Annual Report: New Zealand 2013

Report
May 23, 2013

Annual Report: New Zealand 2013

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New Zealand

Head of state Queen Elizabeth II, represented by

Head of government John Key

The rights of asylum-seekers were at risk of being undermined by a new bill. Levels of child poverty continued to be high, disproportionately affecting Māori (Indigenous People) and Pacific Island peoples. Violence against women remained widespread, but the authorities failed to collect sufficient data on how such violence affected women, especially those from minority groups.

Legal, constitutional or institutional developments

A government-sponsored review of the country's constitutional arrangements continued. The review was mandated to consider a range of constitutional issues, including whether there should be a written Constitution. By October 2012, the Constitutional Review Panel had met with 56 organizations; however, open public consultations had yet to occur by the end of the year.

In May, the UN Committee on Economic, Social and Cultural Rights expressed concern that such rights had yet to be incorporated into the Bill of Rights Act 1990. It also highlighted New Zealand's failure to sufficiently protect Indigenous Peoples' rights to their lands, territories, waters, maritime areas and other resources.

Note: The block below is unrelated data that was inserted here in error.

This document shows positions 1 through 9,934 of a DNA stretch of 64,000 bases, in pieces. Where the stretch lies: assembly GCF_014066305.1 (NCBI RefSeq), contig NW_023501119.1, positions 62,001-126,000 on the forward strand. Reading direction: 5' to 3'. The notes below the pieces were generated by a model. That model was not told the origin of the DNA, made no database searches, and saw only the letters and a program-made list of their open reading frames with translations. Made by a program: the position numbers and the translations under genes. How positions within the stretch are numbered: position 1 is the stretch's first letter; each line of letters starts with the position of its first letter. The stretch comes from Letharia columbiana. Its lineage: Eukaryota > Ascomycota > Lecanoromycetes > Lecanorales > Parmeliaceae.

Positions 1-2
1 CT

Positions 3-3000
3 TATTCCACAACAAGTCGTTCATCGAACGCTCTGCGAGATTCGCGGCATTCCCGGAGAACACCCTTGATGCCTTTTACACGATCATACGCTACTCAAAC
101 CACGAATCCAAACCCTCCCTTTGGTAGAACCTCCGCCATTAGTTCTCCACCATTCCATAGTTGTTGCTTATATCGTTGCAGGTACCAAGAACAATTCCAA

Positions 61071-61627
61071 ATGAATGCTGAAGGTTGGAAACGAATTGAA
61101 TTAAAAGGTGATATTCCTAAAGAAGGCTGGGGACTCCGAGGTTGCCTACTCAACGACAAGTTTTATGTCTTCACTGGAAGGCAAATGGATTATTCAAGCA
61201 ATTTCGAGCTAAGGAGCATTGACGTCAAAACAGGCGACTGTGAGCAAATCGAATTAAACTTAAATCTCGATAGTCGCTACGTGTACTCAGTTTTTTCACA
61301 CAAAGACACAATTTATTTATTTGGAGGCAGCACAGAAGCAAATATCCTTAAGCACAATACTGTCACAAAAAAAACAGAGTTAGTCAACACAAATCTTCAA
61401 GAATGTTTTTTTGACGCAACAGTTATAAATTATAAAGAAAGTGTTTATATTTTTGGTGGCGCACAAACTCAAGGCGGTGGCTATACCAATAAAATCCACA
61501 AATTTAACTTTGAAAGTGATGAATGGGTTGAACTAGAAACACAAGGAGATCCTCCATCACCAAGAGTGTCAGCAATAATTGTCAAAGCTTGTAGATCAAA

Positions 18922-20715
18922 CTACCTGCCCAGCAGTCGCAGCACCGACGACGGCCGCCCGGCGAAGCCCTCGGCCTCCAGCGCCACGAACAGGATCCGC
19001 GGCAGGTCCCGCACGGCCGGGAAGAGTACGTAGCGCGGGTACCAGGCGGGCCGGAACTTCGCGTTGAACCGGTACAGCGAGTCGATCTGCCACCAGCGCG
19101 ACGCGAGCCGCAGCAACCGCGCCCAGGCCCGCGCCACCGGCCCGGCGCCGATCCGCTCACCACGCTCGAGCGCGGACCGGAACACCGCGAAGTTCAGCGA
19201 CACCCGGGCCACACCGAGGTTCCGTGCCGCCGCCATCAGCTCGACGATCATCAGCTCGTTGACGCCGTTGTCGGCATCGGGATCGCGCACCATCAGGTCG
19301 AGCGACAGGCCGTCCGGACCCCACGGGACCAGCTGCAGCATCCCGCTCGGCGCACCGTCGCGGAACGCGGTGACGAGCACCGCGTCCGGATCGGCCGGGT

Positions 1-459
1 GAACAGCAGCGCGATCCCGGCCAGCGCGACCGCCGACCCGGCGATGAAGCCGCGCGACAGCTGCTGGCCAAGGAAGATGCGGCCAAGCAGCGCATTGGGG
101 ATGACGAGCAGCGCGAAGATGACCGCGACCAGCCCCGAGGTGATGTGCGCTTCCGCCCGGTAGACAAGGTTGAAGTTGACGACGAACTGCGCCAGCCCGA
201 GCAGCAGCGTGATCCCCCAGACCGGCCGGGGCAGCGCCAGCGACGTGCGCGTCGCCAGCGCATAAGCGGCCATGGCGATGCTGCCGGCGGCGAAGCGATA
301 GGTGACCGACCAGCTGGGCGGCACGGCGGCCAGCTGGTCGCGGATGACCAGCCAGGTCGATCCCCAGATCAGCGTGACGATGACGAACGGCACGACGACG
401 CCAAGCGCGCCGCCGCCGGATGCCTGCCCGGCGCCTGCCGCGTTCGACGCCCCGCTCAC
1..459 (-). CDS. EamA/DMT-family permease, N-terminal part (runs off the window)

Children's rights

Child poverty remained high. An August study by the Ministry of Social Development identified up to 270,000 children as living in poverty, about 47% of whom were from Māori or Pacific Island peoples.

Women's rights

In July, the CEDAW Committee considered New Zealand's periodic report and expressed concern at persistently high and increasing levels of violence against women. The Committee criticized New Zealand's failure to collect sufficient statistical data on violence against women, especially against Māori women, migrant women and women with disabilities.

Rights of lesbian, gay, bisexual, transgender and intersex people

In August, the Marriage (Equality) Amendment Bill passed the first of three readings, with 80 votes for and 40 against. The bill sought to clarify the definition of marriage as contained in the 1955 Marriage Act. The new bill would allow marriage between two people regardless of their sex, sexual orientation or gender identity. The bill remained pending.

Refugees and asylum-seekers

In April, the Immigration Amendment (Mass Arrivals) Bill was introduced to Parliament. The new bill allowed for indefinite detention of asylum-seekers arriving by boat in groups of more than 10 people, as well as limitations on family reunification and access to judicial review. The bill gave the authorities new powers to suspend the processing of asylum claims. The bill had not been passed by the end of the year.